The art-critic Johan Gram wrote the following on the work of the 19th century landscape painter Willem Roelofs in 1881: "Roelofs is de schilder van die sappige weiden, waaruit de welgedane runderen slechts ten halven lijve opduiken. Warme zomerdagen aan de plassen, met wuivende biezen en eenden kooien, waarboven zich een broeiende, bewolkte lucht welft, schildert hij met zijn breed penseel zoo verrukkelijk, dat ge uw land meer gaat liefhebben om al dat eenvoudige natuurschoon, dat ge tevoren zoo niet wist te schatten" (in: Onze Schilders in Pulchri Studio, Rotterdam 1881, p. 128).
Presumably the commissioner shared the opinion mentioned above when he asked Roelofs to paint the present lot in 1867 before he left for Suriname. As stated in the exhibition catalogue of 1907 of Pulchri Studio in The Hague, the present lot was commissioned as a souvenir for a Dutchman living in tropical Suriname, reminding him visually of the pleasures of his native country. As is written on the red sledge in the middle of the composition, Roelofs depicts a frozen river Maas with Rotterdam in the distance. Although the present lot is a very unusual subject in the oeuvre of Willem Roelofs - and may be his only winter scene - it can be considered as one of his most important pictures as it has the splendid atmosphere his works are admired for applied to a rare subject.
Willem Roelofs was born in Amsterdam on 10 March 1822 and lived in Utrecht and Den Haag up to 1847. In this year he decided to move to Brussels, where he liked the artistic environment. He moved back to The Hague in 1887. Roelofs is one of the most important forefathers of The Hague School and is well known for his very typical Dutch polder landscapes particularly with cows along the waterfront, with which he gained international recognition. His painterly style became influenced by the Belgian and French landscape painters he met in Brussels. Shortly after Roelofs had arrived in Brussels he visited Barbizon and Fontainebleau at the age of 29, where he saw the works of amongst others Troyon, Rousseau, Daubigny and Millet - the painters of the 'paysage intime' - and he became strongly influenced by their vision of nature and regeneration of art. Influenced by the School of Barbizon his main interest became the depiction of a certain atmosphere, for which he preferred the typical grey landscapes he saw in Holland. Although he traveled a lot, he kept visiting Holland a few times a year in order to be inspired by the environment of Abcoude, Noorden, Kortenhoef, Loosdrecht, Dordrecht and Drenthe.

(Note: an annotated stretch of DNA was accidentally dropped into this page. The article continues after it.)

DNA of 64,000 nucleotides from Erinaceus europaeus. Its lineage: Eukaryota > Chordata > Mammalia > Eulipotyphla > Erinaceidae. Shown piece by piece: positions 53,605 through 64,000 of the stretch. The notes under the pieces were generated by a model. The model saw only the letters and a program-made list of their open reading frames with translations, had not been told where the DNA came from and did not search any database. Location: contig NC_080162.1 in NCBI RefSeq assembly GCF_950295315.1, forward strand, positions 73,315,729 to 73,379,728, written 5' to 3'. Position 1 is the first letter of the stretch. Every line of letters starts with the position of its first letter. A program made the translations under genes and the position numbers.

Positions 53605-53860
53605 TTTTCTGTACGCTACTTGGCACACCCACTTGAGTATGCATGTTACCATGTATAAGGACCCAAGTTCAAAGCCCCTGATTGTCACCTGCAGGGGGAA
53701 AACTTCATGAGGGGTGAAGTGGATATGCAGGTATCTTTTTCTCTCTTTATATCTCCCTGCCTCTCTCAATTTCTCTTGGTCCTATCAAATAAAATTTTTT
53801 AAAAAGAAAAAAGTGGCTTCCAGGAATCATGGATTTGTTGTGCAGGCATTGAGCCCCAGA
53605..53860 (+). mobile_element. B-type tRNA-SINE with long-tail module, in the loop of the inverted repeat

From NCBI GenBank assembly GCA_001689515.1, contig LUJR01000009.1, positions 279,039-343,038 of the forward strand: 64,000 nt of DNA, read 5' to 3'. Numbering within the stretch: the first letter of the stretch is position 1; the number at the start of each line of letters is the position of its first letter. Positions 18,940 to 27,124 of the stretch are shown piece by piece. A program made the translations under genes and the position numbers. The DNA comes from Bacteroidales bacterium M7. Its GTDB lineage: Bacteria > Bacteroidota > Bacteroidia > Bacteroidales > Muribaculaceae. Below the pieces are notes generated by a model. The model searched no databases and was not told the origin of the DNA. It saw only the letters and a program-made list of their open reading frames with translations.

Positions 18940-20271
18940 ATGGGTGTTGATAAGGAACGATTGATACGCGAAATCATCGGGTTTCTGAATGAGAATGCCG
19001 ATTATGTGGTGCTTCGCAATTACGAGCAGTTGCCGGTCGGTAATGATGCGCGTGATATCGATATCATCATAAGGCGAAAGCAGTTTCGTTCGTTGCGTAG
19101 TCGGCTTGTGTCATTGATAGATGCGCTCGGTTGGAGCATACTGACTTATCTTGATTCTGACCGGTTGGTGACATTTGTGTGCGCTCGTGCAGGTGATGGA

Another element adding to the uniqueness of the present lot within the oeuvre of the artist is the visible influence of the Dutch impressionist landscape painter Johan Bartold Jongkind. Like Roelofs, Jongkind left Holland, moving to Paris in 1845, where he became strongly influenced by the painters of the Barbizon School. Between 1855 and 1860 Jongkind lived in Rotterdam, where he produced various pictures of this city. It is very possible that Roelofs had seen Jongkinds pictures of Rotterdam at exhibitions and in private collections in the Netherlands, which clearly influenced his style and subject matter.